A small business bourse for Dubai is taking big strides forward, executives say.
SME equity market gains approval
An equity market for small companies has been approved by the "highest authorities" in Dubai, the chief executive of the government agency Dubai SME says.
Abdul Baset al Janahi said Dubai SME and the Department for Economic Development (DED) were working hard to implement a small-business bourse to create a "huge opportunity" for investors.
"The DIFC [Dubai International Financial Centre], the DFM [Dubai Financial Market], all of us are on the same table," Mr al Janahi said on the sidelines of Franchise UAE, a conference in Dubai to promote franchising in the Emirates.
"We are looking at the opportunities. The idea has been accepted by the highest authorities."
A timetable for introducing the secondary market, in which shares of small to medium-sized enterprises (SMEs) would be freely traded, has yet to be finalised, Mr al Janahi said.
"There are companies as big as Emaar that people have an interest in but I would have an interest in smaller companies because the growth rate is much higher," he said. "Today I cannot invest in them. There's not a market I can go to."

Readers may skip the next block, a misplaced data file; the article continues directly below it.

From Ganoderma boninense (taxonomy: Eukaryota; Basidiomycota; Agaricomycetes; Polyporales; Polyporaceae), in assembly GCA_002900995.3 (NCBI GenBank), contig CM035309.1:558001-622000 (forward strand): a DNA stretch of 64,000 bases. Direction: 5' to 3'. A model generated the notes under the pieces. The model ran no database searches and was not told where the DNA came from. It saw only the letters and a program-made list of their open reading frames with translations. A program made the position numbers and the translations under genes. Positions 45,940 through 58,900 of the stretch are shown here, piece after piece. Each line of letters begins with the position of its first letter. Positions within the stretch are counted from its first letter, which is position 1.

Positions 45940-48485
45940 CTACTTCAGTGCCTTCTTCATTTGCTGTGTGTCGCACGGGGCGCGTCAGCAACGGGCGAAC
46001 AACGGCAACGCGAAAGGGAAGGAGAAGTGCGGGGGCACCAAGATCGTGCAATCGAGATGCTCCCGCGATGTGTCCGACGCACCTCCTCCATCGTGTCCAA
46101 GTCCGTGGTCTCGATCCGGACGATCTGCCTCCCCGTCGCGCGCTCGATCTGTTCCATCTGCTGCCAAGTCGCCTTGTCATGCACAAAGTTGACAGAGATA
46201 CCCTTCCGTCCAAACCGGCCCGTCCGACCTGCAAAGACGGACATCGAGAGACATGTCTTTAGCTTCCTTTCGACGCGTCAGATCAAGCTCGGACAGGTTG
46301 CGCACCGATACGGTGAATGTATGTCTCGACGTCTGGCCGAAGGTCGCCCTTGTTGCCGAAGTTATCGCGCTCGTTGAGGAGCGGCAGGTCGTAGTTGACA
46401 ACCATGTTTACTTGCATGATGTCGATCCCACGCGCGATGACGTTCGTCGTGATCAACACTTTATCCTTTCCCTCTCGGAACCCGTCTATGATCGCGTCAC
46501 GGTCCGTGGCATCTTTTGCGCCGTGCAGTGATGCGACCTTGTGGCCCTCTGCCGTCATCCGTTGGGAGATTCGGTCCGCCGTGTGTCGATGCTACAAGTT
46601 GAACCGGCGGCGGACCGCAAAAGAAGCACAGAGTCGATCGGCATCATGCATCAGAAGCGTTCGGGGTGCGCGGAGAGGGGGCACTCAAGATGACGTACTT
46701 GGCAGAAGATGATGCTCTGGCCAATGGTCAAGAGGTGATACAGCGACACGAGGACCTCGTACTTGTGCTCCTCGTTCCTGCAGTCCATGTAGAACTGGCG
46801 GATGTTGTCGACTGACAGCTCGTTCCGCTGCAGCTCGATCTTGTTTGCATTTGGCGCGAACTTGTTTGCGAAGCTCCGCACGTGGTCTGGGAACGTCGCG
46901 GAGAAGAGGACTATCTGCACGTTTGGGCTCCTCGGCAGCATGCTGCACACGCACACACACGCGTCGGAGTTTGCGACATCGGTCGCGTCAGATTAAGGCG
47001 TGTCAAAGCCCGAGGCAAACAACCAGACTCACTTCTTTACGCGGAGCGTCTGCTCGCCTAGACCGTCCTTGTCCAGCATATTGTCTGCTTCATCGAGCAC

The SME bourse will provide access to funding for businesses with a market capitalisation that is too small to list on the UAE's major bourses.
Lending to SMEs declined significantly during the economic downturn but the picture is improving as many banks initiate schemes to help boost the sector.
To create an environment of transparency for investors, Dubai SME, which is part of the DED, launched applications last month for the Top 100 SME Index, a ranking of Dubai's top small companies. The final list will be announced in October after an evaluation of factors such as growth, the health of balance sheets and strictness of corporate governance.
National Bank of Abu Dhabi last week signed an agreement with Dubai SME to promote entrepreneurship and expand the bank's services to the sector.
Meanwhile, Standard Chartered announced this week that any new SME customer would be served by a team of specialists offering funding, cash management, trade finance, foreign exchange and risk-management products.
Subroto Som, the global head of SME banking at Standard Chartered, estimated the sector would grow by between 10 and 12 per cent a year in the Middle East and Asia.